With hindsight, Gupta says, if the approach to marketing in India had focused on fixing the product design instead of focusing on brands, things might have turned out differently for the super app.
The (Chinese) app had good early traction (in India).
“We had gained about 20-25 million subscribers during the campaign. For 45 days, WeChat was the top ranking app on Google Playstore,” the former executive says.
Initially, it appeared that WeChat’s China playbook was successful in India.
But like a roller coaster in an adventure park, the WeChat trajectory turned direction and began to nosedive fast. The number of uninstalls increased. There was no stickiness to the app. Soon, there were news reports that suggested that the app could be banned by the government. That was the beginning of the end for WeChat in India.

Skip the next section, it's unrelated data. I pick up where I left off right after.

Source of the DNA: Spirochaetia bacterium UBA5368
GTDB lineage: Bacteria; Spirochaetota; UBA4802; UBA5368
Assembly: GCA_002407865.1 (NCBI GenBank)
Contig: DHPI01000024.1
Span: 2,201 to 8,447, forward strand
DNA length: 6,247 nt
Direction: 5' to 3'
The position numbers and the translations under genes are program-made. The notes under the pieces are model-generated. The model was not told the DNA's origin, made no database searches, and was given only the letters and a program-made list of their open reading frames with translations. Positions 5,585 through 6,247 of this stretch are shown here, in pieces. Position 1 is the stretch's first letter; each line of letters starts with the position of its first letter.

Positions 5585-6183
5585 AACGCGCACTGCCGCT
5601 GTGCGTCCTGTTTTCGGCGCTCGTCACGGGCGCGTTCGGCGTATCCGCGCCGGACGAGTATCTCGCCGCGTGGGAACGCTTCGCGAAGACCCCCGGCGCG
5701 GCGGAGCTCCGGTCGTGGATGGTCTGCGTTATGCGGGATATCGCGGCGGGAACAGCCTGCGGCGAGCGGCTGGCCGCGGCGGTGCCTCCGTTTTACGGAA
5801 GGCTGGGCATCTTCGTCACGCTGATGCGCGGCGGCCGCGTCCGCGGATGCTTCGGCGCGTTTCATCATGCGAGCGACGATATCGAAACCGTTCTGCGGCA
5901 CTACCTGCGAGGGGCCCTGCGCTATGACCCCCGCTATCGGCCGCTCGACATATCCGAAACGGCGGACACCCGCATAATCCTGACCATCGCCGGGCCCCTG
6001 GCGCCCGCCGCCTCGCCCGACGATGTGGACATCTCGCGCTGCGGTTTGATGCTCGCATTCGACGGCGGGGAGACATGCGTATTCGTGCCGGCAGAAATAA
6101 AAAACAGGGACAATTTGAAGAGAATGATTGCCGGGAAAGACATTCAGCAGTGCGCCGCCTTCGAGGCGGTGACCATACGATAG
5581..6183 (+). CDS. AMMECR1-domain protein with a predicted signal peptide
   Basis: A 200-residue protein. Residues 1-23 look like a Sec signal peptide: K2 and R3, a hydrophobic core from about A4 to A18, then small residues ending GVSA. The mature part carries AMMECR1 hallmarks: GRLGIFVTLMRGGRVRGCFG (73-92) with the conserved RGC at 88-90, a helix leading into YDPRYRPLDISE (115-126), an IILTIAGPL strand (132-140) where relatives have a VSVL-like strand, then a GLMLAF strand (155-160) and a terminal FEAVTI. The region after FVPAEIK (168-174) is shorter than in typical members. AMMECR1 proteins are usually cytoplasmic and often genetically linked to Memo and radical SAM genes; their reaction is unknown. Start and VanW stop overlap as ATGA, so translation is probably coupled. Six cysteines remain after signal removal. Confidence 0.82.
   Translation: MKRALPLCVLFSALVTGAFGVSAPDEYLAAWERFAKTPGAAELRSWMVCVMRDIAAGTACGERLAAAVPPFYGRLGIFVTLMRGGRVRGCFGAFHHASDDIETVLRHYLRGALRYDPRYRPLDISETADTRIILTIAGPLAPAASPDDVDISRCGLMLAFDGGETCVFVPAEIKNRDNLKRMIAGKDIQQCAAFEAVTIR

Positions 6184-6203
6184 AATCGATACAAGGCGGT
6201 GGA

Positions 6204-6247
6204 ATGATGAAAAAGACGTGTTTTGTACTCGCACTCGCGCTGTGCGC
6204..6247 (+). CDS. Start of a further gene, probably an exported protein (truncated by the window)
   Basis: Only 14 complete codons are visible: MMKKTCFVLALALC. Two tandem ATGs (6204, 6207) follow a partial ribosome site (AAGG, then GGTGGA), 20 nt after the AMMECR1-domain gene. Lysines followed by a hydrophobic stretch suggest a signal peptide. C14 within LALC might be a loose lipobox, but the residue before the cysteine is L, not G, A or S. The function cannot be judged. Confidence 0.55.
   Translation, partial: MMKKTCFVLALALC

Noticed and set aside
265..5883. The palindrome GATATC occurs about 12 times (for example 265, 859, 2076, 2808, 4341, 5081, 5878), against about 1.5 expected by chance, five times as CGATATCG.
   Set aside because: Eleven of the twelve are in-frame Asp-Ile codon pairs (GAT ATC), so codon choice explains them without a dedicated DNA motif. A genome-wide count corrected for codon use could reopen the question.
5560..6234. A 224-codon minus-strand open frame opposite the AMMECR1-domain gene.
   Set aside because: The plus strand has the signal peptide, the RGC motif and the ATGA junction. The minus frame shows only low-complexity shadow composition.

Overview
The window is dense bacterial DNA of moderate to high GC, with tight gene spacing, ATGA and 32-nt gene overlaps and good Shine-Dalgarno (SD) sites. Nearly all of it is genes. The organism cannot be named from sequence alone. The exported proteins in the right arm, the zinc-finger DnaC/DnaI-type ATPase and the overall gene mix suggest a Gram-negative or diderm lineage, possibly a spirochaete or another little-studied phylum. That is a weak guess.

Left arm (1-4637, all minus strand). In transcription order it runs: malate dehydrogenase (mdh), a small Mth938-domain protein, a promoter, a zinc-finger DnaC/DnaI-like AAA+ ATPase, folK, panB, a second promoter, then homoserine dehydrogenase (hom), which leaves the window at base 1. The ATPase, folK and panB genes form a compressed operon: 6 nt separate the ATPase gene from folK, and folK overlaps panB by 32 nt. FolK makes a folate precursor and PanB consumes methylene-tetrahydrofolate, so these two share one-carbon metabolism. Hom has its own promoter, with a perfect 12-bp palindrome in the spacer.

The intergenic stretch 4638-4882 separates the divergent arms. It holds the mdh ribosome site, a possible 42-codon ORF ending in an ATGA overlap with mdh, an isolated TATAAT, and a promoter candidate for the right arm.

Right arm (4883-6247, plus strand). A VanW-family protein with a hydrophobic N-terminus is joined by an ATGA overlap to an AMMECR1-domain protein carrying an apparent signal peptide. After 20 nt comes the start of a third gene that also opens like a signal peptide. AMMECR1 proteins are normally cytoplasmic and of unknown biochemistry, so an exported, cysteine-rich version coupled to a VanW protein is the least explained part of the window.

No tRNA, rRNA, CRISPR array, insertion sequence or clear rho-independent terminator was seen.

Product (actual customer experience) > Brand ?
Another version of this theme is ofo:
The world’s largest bike ride-sharing company Ofo launched in India in February this year only to wind up operations in less than six months.
…Ofo India team’s attempts…went through long gestation periods and prioritisation cycles, while its smaller and more agile rivals were faster when it came to improving their apps to suit Indian users.
Rivals who improve faster…win (in this case).
It’s hard to improve. But one essential (though not sufficient) condition is mindset to Fail Fast.